Another partner is the Entrepreneurship and New Business Centre (CENN) of the Fundação Getúlio Vargas (FGV). FGV is one of Brazil’s best-known think-tanks and business schools. Like Artemisia, CENN was set up in 2004 with a mandate to study and promote social entrepreneurship in Brazil.
Between them, A Banca, Artemisia, and FGV-CENN have created a joint accelerator programme for business start-ups in the São Paulo urban periphery, known as Aceleradora de Negócios de Impacto da Periferia (ANIP).
For two years ANIP has been offering an accelerator programme for local business start-ups. In the current cycle, a total of 177 social enterprises applied to take part in the programme. Thirty were chosen to participate in face-to-face meetings and workshops, and from this process a total of ten were selected to benefit from the full programme which includes training, mentoring, and a seed capital contribution worth BRL20,000 (£3,750). Over the full two years of the programme that means that between them, 20 start-ups have received a total of BRL400,000 (£75,000).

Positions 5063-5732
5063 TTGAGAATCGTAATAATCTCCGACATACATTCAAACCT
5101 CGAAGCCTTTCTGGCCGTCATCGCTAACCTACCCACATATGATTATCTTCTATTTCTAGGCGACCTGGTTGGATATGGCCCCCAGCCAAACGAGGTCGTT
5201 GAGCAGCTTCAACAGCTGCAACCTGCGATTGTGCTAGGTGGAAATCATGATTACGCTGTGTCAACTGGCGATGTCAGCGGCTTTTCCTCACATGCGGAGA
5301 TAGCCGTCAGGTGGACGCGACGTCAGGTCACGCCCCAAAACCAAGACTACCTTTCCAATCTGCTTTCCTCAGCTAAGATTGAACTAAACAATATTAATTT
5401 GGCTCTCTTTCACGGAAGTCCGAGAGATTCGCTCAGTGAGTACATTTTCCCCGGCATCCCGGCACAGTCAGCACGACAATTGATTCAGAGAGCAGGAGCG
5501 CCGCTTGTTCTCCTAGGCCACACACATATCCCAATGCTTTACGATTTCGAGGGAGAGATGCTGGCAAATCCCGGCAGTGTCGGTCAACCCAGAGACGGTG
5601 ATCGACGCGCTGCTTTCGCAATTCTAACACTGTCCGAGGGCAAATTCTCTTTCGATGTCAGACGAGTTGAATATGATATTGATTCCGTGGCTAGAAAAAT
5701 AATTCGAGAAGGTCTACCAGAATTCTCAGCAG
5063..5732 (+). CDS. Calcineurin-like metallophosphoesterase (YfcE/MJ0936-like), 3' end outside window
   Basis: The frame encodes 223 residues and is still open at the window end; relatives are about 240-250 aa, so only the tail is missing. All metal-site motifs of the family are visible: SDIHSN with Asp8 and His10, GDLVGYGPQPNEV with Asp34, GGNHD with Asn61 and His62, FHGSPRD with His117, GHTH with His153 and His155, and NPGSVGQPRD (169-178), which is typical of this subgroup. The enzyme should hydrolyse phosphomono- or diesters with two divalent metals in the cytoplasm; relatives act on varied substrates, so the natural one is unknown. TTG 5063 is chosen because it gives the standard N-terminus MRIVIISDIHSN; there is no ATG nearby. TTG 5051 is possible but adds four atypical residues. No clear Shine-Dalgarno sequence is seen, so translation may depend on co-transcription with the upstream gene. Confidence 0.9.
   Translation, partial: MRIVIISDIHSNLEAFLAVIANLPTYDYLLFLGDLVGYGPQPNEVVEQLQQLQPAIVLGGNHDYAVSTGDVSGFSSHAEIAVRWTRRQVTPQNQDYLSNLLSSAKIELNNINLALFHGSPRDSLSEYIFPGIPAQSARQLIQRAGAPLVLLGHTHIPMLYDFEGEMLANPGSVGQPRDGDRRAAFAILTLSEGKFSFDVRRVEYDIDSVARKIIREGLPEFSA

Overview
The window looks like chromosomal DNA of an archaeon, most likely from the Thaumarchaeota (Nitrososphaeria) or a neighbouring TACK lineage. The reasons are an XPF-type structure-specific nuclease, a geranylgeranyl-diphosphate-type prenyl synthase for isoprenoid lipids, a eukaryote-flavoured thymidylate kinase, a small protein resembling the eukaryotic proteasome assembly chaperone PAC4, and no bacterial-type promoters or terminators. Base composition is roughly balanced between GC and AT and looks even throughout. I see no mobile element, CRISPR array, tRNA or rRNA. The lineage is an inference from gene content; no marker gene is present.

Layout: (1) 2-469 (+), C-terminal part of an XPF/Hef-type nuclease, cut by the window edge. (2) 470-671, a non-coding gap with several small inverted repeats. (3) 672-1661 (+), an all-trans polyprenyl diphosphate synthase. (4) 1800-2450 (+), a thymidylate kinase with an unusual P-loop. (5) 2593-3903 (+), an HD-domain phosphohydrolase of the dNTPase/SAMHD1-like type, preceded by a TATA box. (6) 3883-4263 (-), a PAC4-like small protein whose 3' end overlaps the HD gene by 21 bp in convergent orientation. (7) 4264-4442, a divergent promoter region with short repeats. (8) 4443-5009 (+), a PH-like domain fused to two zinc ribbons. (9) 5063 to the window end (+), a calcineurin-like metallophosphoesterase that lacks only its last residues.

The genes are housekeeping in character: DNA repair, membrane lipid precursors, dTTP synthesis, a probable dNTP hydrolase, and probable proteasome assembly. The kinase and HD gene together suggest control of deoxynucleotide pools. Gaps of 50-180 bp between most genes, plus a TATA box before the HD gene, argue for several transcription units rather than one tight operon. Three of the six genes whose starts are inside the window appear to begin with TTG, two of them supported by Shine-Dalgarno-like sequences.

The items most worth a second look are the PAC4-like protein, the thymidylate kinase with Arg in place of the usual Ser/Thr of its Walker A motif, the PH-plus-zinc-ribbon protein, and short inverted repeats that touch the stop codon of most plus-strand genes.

A wide range of start-ups are involved. To be selected they needed to be within the São Paulo periphery, to be already up and running, to be based within low income communities, and to have a demonstrable social or environmental purpose or impact.
Jaubra, one of the companies to enter the acceleration programme, offers a ride-hailing service with a difference: it will send taxis to pick you up or drop you off in neighbourhoods considered too insecure or poor to be served by other taxi companies or online platforms. The company has 50 local drivers on its books and charges highly competitive rates, as well as offering ridesharing by passengers to keep transport as affordable as possible.
Another company, Enjoy, organises weekly organic vegetable and foodstuff deliveries to shanty town dwellers. HOTD (an acronym for Have Options to Dress) operates a cooperative-style virtual wardrobe where members can borrow up to 12 different clothing ensembles a month. Kitanda das Minas, in the state of Minas Gerais, offers local black and immigrant women a chance to work offering Afro-Brazilian food to the employees of various companies. LiteraRua is a collective of writers and cultural producers inspired by comic books and rap music which seeks to publish and support local authors.